"Particularly as a teenager, it was really tough going through middle school and high school. I certainly learned to adjust with my humor I suppose," she explained.
But developing type 2 diabetes in 2005 was no laughing matter. It was a wakeup call.
"It was devastating. I went into panic mode. I was immediately put on medications," King recalled.
King lost a little weight, but she eventually realized she needed help to make a real change. So, she turned to the Duke Raleigh Hospital Lose to Live program. It's a 12-week regimen aimed at helping patients lose weight and make permanent lifestyle changes.
"We're very realistic. We take a baby step at a time and then we walk them through," explained Duke Raleigh Hospital's Dena Lowry.
Lowry works one on one with patients. The first step is finding out why they're overweight.
"I help people find an emotional reason why they want to lose weight, and that helps them make the changes. Even with emotional eating, they can find other strategies to deal with stress other than eat," Lowry explained.
Lowry also helps patients set goals, learn portion control, and plan healthy meals and snacks.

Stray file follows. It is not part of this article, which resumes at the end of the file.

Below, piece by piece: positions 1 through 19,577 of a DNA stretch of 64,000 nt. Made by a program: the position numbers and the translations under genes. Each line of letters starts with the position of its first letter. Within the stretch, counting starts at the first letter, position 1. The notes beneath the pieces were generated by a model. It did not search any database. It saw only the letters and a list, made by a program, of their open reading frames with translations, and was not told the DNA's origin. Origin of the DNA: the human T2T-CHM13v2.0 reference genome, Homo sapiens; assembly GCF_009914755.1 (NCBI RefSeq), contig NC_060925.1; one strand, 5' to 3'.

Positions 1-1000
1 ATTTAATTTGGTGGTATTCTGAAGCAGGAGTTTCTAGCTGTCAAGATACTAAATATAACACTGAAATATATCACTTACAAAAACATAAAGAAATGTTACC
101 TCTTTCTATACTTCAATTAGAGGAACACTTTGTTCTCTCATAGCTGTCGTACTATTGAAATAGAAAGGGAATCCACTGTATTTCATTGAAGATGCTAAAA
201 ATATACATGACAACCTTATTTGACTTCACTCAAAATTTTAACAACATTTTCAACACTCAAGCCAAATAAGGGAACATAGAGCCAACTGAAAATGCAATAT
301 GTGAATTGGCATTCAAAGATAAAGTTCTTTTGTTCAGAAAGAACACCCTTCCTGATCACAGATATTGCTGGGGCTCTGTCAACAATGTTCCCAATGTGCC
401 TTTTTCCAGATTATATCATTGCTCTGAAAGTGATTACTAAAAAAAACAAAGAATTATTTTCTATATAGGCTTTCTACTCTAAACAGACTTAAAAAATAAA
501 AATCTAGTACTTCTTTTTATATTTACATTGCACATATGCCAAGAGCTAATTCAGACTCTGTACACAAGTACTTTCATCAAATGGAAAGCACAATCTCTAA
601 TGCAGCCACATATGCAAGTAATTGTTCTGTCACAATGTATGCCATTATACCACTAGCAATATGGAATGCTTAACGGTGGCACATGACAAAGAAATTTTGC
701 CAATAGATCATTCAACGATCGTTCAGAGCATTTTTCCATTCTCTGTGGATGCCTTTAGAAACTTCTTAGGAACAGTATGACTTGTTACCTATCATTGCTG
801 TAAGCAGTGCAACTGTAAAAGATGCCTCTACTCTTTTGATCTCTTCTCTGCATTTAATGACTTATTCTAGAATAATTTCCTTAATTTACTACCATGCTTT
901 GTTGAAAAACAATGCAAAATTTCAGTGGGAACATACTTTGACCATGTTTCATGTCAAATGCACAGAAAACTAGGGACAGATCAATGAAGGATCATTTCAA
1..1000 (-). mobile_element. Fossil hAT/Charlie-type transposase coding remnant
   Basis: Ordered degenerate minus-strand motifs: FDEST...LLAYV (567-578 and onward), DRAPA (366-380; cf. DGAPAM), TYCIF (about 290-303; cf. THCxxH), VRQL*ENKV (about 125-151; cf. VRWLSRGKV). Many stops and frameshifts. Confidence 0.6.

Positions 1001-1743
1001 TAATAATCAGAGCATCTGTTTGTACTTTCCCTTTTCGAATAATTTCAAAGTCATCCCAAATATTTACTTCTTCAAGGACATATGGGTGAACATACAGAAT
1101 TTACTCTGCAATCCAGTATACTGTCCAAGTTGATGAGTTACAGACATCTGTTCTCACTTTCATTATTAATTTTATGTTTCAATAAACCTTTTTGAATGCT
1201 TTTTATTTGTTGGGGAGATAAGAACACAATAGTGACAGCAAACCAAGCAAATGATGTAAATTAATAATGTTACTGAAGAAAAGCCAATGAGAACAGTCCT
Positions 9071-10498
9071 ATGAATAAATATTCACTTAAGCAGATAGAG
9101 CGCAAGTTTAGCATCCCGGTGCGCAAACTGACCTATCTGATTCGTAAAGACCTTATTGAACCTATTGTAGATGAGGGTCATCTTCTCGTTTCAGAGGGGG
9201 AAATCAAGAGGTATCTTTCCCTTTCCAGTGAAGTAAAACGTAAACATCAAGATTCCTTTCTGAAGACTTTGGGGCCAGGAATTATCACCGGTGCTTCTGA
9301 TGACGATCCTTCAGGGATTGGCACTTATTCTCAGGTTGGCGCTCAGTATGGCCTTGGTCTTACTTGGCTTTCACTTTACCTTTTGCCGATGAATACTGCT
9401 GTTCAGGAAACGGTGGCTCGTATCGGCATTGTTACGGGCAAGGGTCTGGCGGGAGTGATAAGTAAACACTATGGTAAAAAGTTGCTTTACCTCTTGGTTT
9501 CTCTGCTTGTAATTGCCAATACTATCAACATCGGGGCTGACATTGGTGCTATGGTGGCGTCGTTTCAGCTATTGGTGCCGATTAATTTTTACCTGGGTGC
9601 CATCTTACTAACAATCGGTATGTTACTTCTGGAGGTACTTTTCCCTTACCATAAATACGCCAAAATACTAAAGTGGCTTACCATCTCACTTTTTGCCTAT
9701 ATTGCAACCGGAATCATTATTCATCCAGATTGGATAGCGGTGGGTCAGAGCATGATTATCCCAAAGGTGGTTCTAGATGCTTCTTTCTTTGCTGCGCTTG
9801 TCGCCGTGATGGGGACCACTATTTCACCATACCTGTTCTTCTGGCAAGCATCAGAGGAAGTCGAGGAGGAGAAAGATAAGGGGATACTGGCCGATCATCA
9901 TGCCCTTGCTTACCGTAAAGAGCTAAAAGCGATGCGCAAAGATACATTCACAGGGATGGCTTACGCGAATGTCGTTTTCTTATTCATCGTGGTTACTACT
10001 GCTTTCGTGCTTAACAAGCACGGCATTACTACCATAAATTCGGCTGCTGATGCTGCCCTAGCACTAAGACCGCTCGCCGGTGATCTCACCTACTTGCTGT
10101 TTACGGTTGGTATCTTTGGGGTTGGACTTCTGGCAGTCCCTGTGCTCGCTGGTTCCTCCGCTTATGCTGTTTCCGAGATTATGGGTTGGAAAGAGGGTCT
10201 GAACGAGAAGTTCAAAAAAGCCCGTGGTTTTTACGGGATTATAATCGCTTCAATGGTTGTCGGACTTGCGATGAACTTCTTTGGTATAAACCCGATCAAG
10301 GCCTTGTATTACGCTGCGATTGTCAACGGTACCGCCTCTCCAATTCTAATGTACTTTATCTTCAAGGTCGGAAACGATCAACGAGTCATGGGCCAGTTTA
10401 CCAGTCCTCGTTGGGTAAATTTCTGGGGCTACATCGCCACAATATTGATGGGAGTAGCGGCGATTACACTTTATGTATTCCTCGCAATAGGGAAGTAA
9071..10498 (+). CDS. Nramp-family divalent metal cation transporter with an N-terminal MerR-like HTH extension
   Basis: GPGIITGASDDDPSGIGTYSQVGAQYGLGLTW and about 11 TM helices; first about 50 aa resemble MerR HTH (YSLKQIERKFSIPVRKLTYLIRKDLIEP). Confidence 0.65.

"One thing about our program, I think we're real good coaches and mentors to the folks, and it's so important to have people in your life not only encourage you, but to hold you accountable," said Lowry.
During the 12 weeks, patients can have setbacks. But through the program, they can build new strategies for success.
King has lost 38 pounds, is down three dress sizes, and plans to keep eating right, exercising, and making good choices.
"I'm in tune to all of those things now, and that's a good feeling," she said.
King hopes to lose 30 more pounds.
If you're struggling with extra weight and would like to learn more about Lose to Live, got to: http://www.dukeraleighhospital.org/healthservices/cardio/cardiac_rehab_and_wellness_center